As I understand it, the range-v3 library's view operations (requires C++17 currently, but to become an official part of the STL in C++20) provides chainable STL-like algorithms that are lazily evaluated. As an experiment, I created the following code to evaluate the first 4 perfect numbers:
Modifying a const constructed object after a const_cast is UB (I believe due to constant propagation). Is it still UB even when combined with std::launder (which AFAIK prevents some optimizations such as const propagation)?
Based on c++ operator doc, ',' is a left to right operator. It is meaning a, b, c, d meaning (((a, b), c),d) not (a, (b, (c, d))). This is important if a, b, c, d are statements.
Nicolai Josuttis' "The Nightmare of Initialization in C++" presentation at CppCon 2018 had, at one point, the following piece of code:
Consider the following piece of code (notice the comment):To compile this program, I am using the GNU C++ Compiler g++:
As I am beginning to take advantage of the C++17 structured bindings and if operator init statements for more elegant function result reporting and checking, I started doing the following, if accordance with C++ Core Guideline F21:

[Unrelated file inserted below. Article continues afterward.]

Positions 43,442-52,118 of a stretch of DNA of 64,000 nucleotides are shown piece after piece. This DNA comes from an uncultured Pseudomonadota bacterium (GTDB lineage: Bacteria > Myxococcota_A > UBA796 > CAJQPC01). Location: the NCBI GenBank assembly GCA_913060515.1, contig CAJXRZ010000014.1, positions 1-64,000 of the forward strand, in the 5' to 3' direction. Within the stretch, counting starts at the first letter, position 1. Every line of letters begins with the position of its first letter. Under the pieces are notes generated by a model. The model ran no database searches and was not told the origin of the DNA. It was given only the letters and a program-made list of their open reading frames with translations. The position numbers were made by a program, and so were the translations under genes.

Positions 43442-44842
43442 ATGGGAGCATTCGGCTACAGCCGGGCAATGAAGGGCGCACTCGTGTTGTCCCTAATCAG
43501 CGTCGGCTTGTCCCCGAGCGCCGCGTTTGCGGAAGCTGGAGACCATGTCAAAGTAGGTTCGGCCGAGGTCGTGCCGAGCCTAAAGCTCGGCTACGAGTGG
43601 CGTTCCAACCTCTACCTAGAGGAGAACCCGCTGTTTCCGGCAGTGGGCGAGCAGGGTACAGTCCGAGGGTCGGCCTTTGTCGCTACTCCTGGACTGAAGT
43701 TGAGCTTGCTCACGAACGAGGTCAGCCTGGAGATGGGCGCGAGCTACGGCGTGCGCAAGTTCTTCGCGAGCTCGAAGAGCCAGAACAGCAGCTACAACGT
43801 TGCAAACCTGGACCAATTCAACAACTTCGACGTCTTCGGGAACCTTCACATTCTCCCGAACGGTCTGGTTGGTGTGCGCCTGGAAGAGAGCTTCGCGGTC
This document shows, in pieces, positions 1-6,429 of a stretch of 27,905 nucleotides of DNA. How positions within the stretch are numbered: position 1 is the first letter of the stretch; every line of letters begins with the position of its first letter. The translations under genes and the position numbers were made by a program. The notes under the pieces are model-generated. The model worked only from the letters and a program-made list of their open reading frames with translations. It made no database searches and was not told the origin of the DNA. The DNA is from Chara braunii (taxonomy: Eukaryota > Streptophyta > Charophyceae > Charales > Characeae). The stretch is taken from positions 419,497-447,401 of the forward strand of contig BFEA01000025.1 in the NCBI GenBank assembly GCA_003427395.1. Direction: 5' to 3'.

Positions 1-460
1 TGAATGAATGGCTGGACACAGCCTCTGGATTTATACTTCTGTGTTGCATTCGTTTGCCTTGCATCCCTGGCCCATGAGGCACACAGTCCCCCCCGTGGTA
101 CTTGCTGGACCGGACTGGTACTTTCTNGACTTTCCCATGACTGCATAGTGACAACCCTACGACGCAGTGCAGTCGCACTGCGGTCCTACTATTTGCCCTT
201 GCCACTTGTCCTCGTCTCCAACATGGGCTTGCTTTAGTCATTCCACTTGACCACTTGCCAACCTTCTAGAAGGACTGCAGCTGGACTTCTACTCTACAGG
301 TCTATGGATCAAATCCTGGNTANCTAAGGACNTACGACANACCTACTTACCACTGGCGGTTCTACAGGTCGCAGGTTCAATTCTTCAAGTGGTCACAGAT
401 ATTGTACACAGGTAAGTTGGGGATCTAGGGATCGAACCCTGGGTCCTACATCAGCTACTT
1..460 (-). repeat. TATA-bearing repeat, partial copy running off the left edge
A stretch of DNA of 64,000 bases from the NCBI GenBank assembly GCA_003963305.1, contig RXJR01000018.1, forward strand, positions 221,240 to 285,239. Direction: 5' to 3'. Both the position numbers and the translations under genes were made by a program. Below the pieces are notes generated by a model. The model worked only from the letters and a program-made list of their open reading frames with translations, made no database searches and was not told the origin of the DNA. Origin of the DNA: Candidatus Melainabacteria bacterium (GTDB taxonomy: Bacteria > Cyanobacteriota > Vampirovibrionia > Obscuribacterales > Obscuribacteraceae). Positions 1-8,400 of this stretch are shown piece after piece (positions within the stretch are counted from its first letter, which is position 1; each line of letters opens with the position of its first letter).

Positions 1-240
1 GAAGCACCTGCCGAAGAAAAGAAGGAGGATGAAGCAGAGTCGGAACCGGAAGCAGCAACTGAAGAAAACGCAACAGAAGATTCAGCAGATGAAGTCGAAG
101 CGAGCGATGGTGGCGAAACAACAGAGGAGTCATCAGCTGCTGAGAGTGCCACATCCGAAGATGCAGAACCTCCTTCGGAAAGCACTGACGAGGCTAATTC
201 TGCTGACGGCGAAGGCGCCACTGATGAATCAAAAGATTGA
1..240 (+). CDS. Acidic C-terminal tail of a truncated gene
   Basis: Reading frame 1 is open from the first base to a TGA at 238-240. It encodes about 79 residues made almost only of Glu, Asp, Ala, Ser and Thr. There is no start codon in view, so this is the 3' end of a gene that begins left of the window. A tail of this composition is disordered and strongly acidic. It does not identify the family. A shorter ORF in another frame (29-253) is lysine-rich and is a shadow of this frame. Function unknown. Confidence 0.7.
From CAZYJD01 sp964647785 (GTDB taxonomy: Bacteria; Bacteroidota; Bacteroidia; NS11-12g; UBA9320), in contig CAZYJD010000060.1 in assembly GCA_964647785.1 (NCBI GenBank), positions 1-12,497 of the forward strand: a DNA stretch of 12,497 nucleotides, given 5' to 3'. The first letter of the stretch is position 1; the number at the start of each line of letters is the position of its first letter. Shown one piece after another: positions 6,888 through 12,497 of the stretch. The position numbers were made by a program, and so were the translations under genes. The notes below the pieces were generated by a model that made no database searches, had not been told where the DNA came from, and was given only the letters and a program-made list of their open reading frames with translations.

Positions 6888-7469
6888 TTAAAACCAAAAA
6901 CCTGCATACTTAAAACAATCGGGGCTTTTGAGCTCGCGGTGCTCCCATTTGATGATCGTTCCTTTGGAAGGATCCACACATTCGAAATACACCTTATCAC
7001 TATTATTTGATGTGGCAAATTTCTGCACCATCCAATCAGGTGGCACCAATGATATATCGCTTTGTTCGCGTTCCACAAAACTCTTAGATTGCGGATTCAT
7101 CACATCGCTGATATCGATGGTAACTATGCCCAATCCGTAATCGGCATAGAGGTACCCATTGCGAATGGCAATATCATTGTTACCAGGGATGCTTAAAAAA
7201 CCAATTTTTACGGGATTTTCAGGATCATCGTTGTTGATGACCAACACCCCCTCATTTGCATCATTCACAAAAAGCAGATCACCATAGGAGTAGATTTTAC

I'm compiling using g++ for C++ 17. I have the following:I don't understand why if I remove the double braces for the array it does not work anymore.
I just watched Stephan T. Lavavej talk at CppCon 2018 on "Class Template Argument Deduction", where at some point he incidentally says:
When given code of the following structureI've often seen library code use static_cast<Args&&> within the function for argument forwarding. Typically, the justification for this is that using a static_cast avoids an unnecessary template instantiation.
This has been asked before, but I'm curious to see if anything has changed in newer C++ standards. Any current or future standard is acceptable.